My first instinct was to reach out to the person who owned the scroll, Dr. Joachim "Yoya" Joseph, the Israeli scientist working with Col. Ramon for the Columbia mission. Right away Yoya asked, "What can I do to help you tell this story?" It would be a question I would hear again and again from everyone who became involved with the project. I did not realize that my phone conversation with Yoya would lead me down a seven-year path to make the documentary.
Yoya told me how his family was ripped apart by the Holocaust, and how he came to possess the tiny Torah scroll during his time in the concentration camp. It was an amazing twist of fate that he should become a scientist working on a space mission and become friends with Israel's first astronaut.
Soon, I found myself at the Israeli embassy in Washington where General Rani Falk told me that, during the mission, Israeli Prime Minister Shimon Peres had promised the Columbia crew a V.I.P. visit to Israel, and that Ramon's widow, Rona, was about to host the Columbia families on the trip the crew was never able to make. General Falk introduced me to Rona, and she agreed to allow us to go along. She thought that of all the stories about her husband, this was the one he really would want told.
The Israeli trip launched us on our way, and every path took us in a new direction of an unraveling story. I learned why Ramon was chosen for this mission, and what it meant in Israel.
As I talked with the astronauts' families, I learned what a long time they had spent together and how their relationships bloomed. I discovered that crewmember Dave Brown was an aspiring filmmaker and that he was actually making his own documentary about his mission aboard the Columbia. His brother Doug agreed to share the tapes and provided us with unique and intimate moments of the crew to tell their story.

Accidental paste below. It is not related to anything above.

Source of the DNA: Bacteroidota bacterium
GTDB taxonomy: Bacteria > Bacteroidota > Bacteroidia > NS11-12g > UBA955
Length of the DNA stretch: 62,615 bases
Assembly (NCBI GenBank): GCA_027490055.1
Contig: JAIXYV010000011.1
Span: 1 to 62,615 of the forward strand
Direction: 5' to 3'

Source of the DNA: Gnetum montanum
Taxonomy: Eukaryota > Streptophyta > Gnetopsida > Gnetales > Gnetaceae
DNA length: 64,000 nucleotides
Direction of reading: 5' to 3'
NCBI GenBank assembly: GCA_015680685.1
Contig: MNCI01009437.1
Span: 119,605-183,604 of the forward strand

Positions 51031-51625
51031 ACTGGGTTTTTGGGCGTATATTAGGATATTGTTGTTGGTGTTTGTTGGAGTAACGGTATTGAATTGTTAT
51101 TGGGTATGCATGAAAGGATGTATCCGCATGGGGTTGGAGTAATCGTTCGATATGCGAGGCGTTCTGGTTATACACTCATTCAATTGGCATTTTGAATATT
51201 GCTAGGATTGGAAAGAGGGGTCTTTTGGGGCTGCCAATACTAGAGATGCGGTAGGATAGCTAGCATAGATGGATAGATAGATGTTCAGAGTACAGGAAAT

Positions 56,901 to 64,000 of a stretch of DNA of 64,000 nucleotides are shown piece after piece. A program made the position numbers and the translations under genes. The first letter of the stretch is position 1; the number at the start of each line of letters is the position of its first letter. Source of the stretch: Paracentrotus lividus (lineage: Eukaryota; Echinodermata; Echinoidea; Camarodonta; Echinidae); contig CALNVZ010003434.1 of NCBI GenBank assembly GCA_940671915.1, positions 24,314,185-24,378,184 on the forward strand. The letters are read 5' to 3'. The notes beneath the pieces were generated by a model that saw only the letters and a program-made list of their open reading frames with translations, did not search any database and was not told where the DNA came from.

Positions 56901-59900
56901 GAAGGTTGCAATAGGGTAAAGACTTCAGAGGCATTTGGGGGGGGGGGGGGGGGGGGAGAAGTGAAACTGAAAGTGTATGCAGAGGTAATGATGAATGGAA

Throughout the development and production of SPACE SHUTTLE COLUMBIA: MISSION OF HOPE, the challenge was how to portray the story as uplifting. Critics kept telling me it was a tragic story — the Columbia accident, the Holocaust. Astronaut Steve MacLean solved the dilemma for me when he carried with him into space a sister scroll in tribute to his friend Ilan Ramon. The scroll rises again. Hope lifts from the depths to the heights.
Yoya did not survive to see the documentary completed. But through Col. Ramon, and now our film, the promise made by a small boy to a dying Rabbi trapped in the horrors of a Nazi concentration camp will always be kept. The story of Bergen-Belsen will always be told. And just as important, the film shows the possibilities that unfold when we work together as the Columbia crew did. This "mission of hope" can carry us into the future.
About the Filmmakers
Director Daniel Cohen's career spans thirty years as a Washington, D.C. broadcast journalist and documentary filmmaker whose work has garnered him top production awards ranging from multiple Emmys for outstanding broadcast journalism to six Telly Awards for first responder and safety advocate work. While at NBC's Washington, D.C. station, Cohen also received honors from the Associated Press and other organizations for medical and science reporting, as well as the Ohio State University Journalism award for investigative work.
Producer Christopher G. Cowen won an Emmy in 2011 for producing The History Channel's Gettysburg. Cowen's other producing credits include the acclaimed HBO series ON: Freddie Roach, Magnificent Desolation: Walking on the Moon 3D for IMAX, the HBO documentary David McCullough: Painting with Words.
Photo Courtesy of NASA.